When in Paris ..... Astier de Villatte

Today I am going to bombard you with pictures again, because this is my favourite shop in Paris. It is located in Rue du Saint-Honoré, one of Paris’ most fashionable streets. When you walk into the shop you are already charmed by the décor. The dark-wood floorboards, the old wooden cabinets, the walls either covered with glamorous wallpaper or old paint peeling off – it all seems perfect to display the wares of the delightful shop.

The shop is perhaps best known for its 18th- and 19th-century inspired handmade ceramics. They use black terracotta to make the tableware and finish it with a milky glaze. The pieces are thin and appear to be quite delicate, but are actually known for being extremely durable and they are also microwave and dishwasher safe. The organic shapes add to that earthly, elegant feel.

Somehow you sense that there is more to this shop than just beautiful pieces well displayed. The answer is tradition, although the shop was only founded in 1996. A team of twenty ceramicists makes pottery in the very same way that one of the owners, Benoît Astier de Villatte, was taught by his father. All their products are created in a Bastille workshop that used to house Napoleon’s silversmith.


Astier de Villatte is also making a name for themselves with their high-end scented candles named after cities and interesting sites around the world. With their own range of beauty products, including eau de parfums, and few pieces of antique furniture, silverware and glassware, you might as well move in!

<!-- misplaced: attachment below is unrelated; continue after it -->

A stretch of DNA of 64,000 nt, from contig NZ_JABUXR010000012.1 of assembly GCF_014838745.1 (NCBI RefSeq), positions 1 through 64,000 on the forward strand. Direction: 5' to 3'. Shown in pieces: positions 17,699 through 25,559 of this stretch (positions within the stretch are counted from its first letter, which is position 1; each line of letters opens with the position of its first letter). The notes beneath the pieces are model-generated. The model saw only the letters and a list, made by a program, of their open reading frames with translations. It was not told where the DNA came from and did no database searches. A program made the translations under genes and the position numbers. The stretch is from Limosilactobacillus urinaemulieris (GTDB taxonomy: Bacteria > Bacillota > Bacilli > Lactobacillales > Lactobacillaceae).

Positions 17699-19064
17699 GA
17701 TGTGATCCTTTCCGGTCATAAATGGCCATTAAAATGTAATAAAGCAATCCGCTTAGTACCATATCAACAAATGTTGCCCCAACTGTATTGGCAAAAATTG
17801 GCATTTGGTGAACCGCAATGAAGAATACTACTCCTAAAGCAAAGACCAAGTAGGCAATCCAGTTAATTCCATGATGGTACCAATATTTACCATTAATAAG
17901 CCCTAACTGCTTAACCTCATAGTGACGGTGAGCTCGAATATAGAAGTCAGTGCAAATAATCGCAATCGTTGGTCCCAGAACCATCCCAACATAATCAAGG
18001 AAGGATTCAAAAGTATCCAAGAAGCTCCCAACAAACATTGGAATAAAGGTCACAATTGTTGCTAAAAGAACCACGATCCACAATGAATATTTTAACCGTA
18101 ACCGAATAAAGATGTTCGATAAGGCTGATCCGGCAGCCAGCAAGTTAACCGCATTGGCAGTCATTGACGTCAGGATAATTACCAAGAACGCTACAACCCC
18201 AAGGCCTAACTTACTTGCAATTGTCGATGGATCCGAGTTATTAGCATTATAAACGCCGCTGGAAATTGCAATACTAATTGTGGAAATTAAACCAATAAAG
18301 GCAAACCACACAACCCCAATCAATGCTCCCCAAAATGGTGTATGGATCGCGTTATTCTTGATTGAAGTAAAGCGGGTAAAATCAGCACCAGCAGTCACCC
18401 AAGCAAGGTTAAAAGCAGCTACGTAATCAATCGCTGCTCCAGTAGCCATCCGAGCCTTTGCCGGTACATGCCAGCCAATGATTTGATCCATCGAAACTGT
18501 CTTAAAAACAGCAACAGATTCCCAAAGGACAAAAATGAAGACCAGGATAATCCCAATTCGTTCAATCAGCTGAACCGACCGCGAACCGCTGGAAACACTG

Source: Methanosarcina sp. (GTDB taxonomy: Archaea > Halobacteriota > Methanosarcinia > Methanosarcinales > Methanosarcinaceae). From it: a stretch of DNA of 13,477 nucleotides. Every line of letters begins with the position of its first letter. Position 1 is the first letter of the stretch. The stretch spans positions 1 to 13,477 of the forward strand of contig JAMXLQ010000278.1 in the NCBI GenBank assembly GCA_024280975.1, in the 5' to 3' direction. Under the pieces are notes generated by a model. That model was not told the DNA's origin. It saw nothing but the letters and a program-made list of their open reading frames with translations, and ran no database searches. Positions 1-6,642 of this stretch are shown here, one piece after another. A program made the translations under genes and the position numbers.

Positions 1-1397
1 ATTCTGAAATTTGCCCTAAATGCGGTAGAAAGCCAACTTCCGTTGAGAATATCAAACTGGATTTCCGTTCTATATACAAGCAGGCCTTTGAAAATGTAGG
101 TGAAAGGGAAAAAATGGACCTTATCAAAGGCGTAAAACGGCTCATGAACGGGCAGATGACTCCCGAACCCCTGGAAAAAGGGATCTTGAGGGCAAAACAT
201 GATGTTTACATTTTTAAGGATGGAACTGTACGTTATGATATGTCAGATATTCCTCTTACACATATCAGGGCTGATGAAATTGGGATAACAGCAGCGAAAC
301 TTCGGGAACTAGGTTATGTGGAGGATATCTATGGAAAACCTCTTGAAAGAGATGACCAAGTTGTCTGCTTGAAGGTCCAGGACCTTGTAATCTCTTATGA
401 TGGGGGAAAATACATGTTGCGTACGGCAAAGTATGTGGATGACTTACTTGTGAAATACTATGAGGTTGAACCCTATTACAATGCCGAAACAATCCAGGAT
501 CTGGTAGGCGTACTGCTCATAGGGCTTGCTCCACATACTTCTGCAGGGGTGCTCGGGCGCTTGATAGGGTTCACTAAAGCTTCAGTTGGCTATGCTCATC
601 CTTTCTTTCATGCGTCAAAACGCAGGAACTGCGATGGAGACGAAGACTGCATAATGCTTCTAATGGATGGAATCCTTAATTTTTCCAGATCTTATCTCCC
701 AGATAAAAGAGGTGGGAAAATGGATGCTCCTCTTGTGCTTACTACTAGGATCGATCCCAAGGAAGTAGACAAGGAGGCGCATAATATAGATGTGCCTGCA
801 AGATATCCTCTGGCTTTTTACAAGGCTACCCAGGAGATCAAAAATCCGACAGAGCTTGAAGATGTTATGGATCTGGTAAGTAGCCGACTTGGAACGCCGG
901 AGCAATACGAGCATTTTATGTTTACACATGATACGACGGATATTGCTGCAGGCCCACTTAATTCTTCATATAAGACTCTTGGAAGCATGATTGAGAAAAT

Astier de Villatte
173 Rue Saint-Honoré

The shop and their perfumed candles feature on one of the charming Louis Vuitton Paris city guides. To see the video, click here. You can visit their website or like their Facebook page.

Image credits: All photography by me

1 comment:

  1. I will consider the social, economic and political factors of Astier De Villatte. Advancments in Astier De Villatte can be linked to many areas. While it has been acknowledged that it has an important part to play in the development of man, it is impossible to overestimate its impact on modern thought. Crossing many cultural barriers it still draws remarks such as 'I wouldn't touch it with a barge pole' and 'i'd rather eat wasps' from the upper echelons of progressive service sector organisations, many of whom blame the influence of television.